Dear Liz: I’m expecting a bonus this year of about $10,000. Should I pay off $6,000 in back taxes on which I’m currently paying $428 per month on a never-ending installment agreement? Or would it be better to pay off one of our $5,000 credit cards accruing 19% to 22% interest?
Answer: You didn’t mention some important factors: How much you owe on the credit cards, what the interest rate is on that installment agreement, or why you’re planning to use only about half of your bonus to pay off debt instead of at least 90% of it.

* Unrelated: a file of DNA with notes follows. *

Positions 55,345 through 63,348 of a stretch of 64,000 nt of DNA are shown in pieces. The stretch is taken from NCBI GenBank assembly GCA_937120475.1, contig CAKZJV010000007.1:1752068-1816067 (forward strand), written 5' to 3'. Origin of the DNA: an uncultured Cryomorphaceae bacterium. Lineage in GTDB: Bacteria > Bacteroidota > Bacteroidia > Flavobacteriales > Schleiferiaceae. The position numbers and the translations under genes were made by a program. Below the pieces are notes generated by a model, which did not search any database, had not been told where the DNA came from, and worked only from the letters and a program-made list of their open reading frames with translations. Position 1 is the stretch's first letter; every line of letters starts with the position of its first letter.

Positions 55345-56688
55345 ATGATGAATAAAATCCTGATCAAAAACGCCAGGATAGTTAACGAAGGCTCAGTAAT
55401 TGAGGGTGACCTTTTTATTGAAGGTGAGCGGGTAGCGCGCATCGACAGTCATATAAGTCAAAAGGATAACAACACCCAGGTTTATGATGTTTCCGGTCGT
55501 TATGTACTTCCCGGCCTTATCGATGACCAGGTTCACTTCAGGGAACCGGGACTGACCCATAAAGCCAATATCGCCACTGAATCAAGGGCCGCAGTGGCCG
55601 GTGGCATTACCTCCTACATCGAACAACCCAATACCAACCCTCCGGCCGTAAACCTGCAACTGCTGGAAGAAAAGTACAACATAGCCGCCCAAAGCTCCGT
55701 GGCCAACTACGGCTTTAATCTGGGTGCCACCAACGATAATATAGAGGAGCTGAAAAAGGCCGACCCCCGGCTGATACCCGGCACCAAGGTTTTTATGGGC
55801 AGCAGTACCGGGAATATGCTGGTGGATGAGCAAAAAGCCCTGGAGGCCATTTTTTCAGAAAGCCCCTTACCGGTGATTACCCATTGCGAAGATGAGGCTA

What is clear, though, is that you’re having some trouble living within your means. A fee-only planner who charges by the hour could help you figure out a budget. Online resources such as Mint.com or personal finance software such as Quicken or You Need a Budget also might be helpful. Another low-cost source of help would be a credit counselor affiliated with the National Foundation for Credit Counseling (www.nfcc.org).
All things being equal, it’s usually best to pay off your highest-rate debts first. If you owe so much on credit cards that you have no hope of paying them off within five years, however, you might be wise to spend some of your bonus consulting a bankruptcy attorney.